The standards for grants in Nigeria university system might be ... questionable ... given the claims of a graduate student in one of Nigeria's largest daily newspapers.
This Day's online site published a lengthy story about the supposed academic exploits of Chibuihem Amalaha, a chemical engineering graduate student claiming to use science "to prove that gay marriage is improper," among other breakthroughs.
Amalaha's proof? Magnets of the same charge repel one another.
"You find that the two North Poles will not attract," Amalaha told Charles Ajunwa, a writer for This Day. "They will repel, that is, they will push away themselves showing that a man should not attract a man."
UPI picked up the Sepember 3 story, which subsequently began to go viral. There is no legal protection for gay and lesbian rights in Nigeria, which imposes a 14-year prison sentence for consensual same-sex adult relationships. Nigeria's lower house passed an anti-gay marriage law in May reminiscent of the Russian anti-gay legislation, targeting public displays of affection and assistance to gay couples and effectively shuttering the country's underground gay clubs.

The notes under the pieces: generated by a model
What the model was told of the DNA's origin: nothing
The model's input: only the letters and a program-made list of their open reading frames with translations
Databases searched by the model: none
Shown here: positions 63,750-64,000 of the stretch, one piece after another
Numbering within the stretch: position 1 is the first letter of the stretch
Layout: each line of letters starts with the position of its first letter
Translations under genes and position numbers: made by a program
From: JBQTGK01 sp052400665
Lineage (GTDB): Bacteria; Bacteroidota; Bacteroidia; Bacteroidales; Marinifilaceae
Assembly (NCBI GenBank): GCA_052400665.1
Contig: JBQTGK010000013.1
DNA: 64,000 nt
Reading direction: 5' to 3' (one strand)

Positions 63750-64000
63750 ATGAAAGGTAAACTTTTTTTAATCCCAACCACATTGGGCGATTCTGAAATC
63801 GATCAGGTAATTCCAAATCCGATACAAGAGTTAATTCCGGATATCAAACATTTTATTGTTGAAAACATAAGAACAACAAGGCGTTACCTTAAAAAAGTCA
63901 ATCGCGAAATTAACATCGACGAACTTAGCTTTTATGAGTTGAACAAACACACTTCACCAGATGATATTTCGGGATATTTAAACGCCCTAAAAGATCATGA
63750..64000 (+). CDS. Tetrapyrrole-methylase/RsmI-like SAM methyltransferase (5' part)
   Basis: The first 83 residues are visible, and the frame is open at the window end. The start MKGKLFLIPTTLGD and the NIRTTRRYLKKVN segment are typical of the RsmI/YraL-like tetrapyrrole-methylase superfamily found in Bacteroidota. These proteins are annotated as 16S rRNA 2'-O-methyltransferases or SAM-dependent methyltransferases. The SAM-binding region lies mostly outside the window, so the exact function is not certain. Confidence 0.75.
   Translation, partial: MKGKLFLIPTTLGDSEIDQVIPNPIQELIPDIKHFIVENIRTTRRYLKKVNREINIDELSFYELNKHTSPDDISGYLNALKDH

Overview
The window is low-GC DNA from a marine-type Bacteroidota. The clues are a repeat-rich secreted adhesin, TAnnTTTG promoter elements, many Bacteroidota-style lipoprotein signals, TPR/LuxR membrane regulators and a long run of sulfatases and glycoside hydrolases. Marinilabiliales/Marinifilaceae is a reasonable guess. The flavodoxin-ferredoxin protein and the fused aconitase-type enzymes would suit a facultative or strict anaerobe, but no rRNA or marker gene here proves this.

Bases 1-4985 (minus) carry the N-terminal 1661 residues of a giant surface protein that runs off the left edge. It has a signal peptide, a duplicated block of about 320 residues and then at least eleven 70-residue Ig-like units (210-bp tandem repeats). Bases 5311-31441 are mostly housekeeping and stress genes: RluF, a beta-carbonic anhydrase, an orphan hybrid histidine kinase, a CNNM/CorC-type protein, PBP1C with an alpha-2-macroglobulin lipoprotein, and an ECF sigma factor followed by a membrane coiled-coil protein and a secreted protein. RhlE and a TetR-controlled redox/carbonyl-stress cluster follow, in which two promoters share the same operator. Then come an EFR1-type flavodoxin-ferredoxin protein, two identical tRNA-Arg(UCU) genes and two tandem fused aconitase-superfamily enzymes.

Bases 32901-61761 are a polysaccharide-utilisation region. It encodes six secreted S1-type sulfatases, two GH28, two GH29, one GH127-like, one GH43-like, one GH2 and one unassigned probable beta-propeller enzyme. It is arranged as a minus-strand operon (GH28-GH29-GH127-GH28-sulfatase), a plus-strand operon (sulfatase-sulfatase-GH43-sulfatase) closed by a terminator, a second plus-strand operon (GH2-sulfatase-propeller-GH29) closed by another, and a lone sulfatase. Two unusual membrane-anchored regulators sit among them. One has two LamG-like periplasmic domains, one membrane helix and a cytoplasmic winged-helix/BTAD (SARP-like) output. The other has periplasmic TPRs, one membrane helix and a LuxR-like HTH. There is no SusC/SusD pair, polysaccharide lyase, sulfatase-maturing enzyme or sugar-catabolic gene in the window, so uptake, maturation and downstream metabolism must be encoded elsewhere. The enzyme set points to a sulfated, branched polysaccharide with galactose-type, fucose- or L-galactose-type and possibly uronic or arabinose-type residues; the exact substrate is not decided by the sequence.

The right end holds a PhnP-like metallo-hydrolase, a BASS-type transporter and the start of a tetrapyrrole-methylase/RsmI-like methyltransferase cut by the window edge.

The Christian Association of Nigeria demanded in July that foreign countries refrain from sending gay diplomats to Nigeria and called for diplomatic ministers amenable to gay diplomats to be fired.
The University of Lagos is a 50-year-old accredited state school in Nigeria's most populous city and the alma mater of Bisi Alimi, arguably Nigeria's most prominent gay rights campaigner.